JAAOS

JAAOS, Volume 19, No. suppl 1


Battlefield Orthopaedic Injuries Cause the Majority of Long-term Disabilities

Extremity injuries make up 54% of combat wounds sustained in Operation Iraqi Freedom and Operation Enduring Freedom. In a cohort of war-wounded service members, we identified the conditions secondary to battle injury that result in disqualification from continued service. The Army Physical Evaluation Board records of 464 wounded service members who were injured between October 2001 and January 2005 were reviewed to determine the codes indicating unfitting conditions. Sixty-nine percent of these conditions were orthopaedic. Fifty-seven percent of the injured had unfitting conditions that were orthopaedic only. Of those evacuated from theater with a primary diagnosis of injury to the head, thorax, or abdomen and who suffered an orthopaedic injury as well, 76% had an orthopaedic diagnosis as the primary unfitting condition. Orthopaedic-related disability has a significant impact on the affected patient, the health care system, and, in the case of wounded service members, on military strength and readiness.

      • Subspecialty:
      • Trauma

    Congressionally Directed Research Will Improve Outcomes Through Funding Opportunities for Orthopaedics

    The large funding opportunities created by the US Congress have allowed the military and civilian orthopaedic communities to collaborate to define clinical problems and develop solutions. It is believed that this research effort will be constructive in the short term because of emphasis placed on funding projects that used relevant populations and approaches that will benefit patients soon. The immediate results will define best practice guidelines. Additionally, new therapies will be fielded that will reduce complications and improve the outcomes of both injured service personnel and civilians.

        Diagnosis and Management of Chronic Infection

        High-energy penetrating extremity injuries are often associated with severe open fractures that have varying degrees of soft-tissue contamination and tenuous soft-tissue coverage. The result is a relatively high prevalence of chronic osteomyelitis compared with that in civilian trauma patients. Diagnosing chronic osteomyelitis requires a careful history and thorough physical and radiographic examinations. Cross-sectional imaging can help delineate the extent of bony involvement, and scintigraphy can be used as a diagnostic tool and to gauge response to treatment. Clinical staging also directs surgical management. Adequacy of débridement remains the most important clinical predictor of success; thus, adopting an oncologic approach to complete (ie, wide) excision is important. Reconstruction can be safely performed by a variety of methods; however, proper staging and patient selection remain critical to a successful outcome. Although systemic and depot delivery of antibiotics plays a supporting role in the treatment of chronic osteomyelitis, the ideal dosing regimens, and the duration of treatment, remain controversial.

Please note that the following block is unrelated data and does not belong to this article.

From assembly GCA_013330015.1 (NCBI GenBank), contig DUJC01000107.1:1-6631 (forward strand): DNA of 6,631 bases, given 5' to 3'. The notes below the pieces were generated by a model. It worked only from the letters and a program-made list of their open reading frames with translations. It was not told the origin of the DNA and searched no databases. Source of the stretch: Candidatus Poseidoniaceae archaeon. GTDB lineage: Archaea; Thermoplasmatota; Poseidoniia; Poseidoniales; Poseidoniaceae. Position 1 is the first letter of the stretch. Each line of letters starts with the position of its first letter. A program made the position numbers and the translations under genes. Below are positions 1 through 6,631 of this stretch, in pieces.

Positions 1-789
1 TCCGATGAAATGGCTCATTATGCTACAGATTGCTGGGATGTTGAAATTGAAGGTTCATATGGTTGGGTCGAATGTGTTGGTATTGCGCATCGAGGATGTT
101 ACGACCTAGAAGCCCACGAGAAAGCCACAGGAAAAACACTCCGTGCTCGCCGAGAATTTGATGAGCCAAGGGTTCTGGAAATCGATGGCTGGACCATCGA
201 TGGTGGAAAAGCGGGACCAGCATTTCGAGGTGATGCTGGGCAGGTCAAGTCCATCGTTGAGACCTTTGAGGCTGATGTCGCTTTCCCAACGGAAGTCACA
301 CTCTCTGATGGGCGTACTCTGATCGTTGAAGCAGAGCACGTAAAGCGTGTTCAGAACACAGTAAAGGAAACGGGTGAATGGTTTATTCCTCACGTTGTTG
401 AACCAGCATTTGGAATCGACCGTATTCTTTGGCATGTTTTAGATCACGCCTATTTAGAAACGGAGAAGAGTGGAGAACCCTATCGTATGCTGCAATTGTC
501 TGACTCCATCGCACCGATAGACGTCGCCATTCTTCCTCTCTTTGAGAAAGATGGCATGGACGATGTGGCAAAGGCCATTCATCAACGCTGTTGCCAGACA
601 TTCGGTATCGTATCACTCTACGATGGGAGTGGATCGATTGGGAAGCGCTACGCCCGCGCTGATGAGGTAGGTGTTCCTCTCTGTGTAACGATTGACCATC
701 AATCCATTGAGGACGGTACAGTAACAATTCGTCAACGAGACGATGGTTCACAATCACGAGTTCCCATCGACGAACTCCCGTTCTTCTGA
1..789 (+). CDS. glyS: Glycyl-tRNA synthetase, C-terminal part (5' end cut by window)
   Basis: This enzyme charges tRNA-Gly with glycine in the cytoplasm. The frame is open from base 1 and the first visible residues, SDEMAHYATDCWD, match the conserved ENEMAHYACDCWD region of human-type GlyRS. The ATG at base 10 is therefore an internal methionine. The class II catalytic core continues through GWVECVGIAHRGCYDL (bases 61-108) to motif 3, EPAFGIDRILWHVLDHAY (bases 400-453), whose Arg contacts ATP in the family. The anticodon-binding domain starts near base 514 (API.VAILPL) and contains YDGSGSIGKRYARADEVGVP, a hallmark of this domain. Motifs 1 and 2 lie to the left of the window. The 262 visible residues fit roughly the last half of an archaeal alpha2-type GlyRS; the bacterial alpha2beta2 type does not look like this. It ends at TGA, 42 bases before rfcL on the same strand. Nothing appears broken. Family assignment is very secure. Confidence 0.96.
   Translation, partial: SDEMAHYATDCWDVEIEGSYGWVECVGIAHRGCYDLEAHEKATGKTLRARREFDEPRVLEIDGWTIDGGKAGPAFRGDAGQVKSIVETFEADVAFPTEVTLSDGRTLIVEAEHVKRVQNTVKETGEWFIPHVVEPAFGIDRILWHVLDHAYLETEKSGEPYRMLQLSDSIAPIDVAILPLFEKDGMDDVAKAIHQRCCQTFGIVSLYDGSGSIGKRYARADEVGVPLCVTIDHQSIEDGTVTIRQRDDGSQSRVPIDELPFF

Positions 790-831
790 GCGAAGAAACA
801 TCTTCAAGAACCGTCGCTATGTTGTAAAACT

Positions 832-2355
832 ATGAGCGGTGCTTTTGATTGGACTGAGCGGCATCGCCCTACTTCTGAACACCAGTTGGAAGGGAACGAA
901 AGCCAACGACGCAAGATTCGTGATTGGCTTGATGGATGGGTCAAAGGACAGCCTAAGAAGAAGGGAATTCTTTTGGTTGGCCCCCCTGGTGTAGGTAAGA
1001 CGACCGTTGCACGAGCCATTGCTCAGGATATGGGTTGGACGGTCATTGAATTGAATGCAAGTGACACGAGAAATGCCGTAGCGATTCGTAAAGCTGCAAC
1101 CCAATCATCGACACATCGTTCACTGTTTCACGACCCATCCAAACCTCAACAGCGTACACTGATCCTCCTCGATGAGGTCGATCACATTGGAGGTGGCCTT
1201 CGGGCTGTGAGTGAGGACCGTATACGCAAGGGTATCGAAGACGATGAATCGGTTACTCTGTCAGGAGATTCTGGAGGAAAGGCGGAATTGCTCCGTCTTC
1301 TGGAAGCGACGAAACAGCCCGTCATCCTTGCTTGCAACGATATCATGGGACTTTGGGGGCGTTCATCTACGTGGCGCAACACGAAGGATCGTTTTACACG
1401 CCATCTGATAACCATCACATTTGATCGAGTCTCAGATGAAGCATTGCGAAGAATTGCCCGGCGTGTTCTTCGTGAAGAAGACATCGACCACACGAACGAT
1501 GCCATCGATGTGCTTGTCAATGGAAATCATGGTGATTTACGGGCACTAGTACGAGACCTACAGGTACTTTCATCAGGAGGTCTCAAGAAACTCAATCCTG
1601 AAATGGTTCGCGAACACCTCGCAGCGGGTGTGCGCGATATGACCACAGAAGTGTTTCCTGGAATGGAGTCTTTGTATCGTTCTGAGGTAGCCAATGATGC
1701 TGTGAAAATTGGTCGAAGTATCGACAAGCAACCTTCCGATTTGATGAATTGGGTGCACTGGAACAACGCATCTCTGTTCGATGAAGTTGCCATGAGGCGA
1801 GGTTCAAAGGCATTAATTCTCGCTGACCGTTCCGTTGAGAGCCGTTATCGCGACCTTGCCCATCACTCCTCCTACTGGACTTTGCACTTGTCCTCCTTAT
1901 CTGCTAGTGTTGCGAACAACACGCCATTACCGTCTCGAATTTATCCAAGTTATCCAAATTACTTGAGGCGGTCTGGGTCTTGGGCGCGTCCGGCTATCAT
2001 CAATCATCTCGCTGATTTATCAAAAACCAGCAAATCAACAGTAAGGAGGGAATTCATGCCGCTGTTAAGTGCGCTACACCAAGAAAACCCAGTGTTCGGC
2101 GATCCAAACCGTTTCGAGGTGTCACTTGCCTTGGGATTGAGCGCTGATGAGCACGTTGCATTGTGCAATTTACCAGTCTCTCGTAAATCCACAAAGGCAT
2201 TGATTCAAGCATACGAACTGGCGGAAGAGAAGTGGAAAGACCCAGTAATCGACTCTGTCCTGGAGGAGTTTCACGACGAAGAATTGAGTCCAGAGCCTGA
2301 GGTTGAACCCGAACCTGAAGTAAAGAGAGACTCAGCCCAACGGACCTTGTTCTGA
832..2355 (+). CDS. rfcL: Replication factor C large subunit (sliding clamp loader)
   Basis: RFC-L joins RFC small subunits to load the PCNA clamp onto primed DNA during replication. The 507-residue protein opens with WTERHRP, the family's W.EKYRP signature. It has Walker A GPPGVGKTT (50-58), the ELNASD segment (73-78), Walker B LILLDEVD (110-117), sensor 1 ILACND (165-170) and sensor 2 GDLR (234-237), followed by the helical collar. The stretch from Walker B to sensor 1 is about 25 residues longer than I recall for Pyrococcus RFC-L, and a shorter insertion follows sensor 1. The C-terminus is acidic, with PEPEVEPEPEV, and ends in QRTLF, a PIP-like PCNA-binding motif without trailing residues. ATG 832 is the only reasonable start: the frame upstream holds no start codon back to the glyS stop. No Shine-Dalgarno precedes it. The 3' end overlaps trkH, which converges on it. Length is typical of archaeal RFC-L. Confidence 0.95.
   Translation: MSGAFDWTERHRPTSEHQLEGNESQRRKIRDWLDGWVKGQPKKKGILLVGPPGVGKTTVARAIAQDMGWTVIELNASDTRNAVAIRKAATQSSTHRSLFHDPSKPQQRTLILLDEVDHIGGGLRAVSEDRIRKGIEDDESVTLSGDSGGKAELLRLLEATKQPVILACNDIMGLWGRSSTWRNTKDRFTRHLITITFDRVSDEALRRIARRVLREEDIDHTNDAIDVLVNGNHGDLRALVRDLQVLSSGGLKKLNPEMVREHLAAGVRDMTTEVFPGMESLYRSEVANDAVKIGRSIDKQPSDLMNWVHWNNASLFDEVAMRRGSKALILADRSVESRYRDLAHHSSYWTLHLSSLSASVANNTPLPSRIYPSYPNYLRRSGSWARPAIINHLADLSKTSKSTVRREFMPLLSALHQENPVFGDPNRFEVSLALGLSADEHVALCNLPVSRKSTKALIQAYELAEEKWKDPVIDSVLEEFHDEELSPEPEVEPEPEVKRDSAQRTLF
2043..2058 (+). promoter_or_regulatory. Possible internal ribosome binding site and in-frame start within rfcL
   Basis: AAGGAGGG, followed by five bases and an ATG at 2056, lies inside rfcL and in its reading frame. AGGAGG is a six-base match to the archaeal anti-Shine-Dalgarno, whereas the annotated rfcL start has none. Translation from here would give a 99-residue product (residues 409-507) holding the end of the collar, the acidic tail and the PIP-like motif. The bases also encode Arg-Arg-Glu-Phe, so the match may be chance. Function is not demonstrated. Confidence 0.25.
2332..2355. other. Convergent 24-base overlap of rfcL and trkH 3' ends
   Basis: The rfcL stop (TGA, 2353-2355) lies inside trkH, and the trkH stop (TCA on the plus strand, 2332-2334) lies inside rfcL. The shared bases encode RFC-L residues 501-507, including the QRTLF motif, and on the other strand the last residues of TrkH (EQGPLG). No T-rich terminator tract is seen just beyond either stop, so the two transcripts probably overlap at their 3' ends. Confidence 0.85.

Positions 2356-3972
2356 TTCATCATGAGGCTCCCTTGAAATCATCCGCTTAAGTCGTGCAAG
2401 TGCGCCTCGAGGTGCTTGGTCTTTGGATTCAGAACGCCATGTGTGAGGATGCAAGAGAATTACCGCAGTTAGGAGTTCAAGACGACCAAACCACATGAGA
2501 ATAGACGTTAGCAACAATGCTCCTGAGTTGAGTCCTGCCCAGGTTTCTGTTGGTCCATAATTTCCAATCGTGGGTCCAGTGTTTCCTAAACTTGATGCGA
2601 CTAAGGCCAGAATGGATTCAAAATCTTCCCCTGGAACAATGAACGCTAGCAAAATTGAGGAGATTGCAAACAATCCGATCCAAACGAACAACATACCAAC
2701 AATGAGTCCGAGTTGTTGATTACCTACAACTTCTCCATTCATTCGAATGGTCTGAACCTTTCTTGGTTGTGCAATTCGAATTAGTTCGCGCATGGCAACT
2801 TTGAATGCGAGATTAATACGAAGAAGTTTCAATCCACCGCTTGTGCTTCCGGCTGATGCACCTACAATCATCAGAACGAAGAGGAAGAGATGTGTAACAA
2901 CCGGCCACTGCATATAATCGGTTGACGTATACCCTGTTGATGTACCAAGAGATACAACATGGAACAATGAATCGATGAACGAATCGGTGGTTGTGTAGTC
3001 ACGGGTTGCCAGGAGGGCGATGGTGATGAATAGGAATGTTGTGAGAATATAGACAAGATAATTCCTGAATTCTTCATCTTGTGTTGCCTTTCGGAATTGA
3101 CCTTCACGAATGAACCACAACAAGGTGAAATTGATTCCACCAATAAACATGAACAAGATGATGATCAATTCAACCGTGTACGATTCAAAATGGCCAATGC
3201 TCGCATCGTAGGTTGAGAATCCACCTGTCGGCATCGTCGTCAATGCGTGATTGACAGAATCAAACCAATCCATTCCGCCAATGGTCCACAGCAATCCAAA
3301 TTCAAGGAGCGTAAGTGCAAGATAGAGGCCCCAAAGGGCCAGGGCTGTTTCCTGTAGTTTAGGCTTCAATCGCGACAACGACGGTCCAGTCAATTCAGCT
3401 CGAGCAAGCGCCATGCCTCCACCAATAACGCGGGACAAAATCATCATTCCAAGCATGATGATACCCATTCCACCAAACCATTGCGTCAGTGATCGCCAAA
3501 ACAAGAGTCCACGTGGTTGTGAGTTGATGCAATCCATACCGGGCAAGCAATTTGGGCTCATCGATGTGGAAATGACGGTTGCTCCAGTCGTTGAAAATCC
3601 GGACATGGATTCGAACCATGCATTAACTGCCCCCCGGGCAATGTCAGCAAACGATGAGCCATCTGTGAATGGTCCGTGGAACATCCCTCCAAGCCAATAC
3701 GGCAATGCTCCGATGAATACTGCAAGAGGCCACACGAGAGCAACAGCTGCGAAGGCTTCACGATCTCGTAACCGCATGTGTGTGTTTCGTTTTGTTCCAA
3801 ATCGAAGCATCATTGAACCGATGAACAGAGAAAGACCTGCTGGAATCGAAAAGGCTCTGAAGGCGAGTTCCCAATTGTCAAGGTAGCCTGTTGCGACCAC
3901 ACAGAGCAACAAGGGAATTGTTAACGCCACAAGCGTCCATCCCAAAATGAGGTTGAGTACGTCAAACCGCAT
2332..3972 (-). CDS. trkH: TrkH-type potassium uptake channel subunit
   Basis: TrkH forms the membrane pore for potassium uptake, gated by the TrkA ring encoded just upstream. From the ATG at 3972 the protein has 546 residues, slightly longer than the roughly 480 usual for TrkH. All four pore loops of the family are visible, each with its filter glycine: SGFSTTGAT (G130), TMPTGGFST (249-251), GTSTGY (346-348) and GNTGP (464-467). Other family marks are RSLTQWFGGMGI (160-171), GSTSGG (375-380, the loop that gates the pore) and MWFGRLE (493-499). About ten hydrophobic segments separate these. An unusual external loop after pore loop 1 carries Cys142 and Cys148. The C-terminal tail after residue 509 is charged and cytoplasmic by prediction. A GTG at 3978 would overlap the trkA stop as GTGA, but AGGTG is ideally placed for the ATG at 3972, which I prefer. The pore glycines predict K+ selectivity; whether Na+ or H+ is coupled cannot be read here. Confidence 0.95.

• Subspecialty:
            • Trauma

          Limb Salvage With Major Nerve Injury: Current Management and Future Directions

          Major peripheral nerve injuries are often associated with devastating functional deficits. Current management techniques fail to achieve adequate functional neural regeneration, and the development of adjunct therapies is necessary to improve outcomes. Recent efforts at enhancing the regeneration rate of peripheral nerves and developing axonal guidance channels or conduits have had limited success. The neuromuscular junction serves as the interface between the peripheral nerves and muscle. This critical area undergoes significant changes following peripheral nerve injury and induces end-organ atrophy after denervation, which limits the chance of true functional regeneration. Stabilization of the neuromuscular junction may be an important adjunct in peripheral nerve repair and should be explored as a method of managing major nerve injuries.

              • Subspecialty:
              • Trauma

            Moderators' Summary: Perceived Performance Differences. Limb Salvage Versus Amputation in the Lower Extremity (Session II)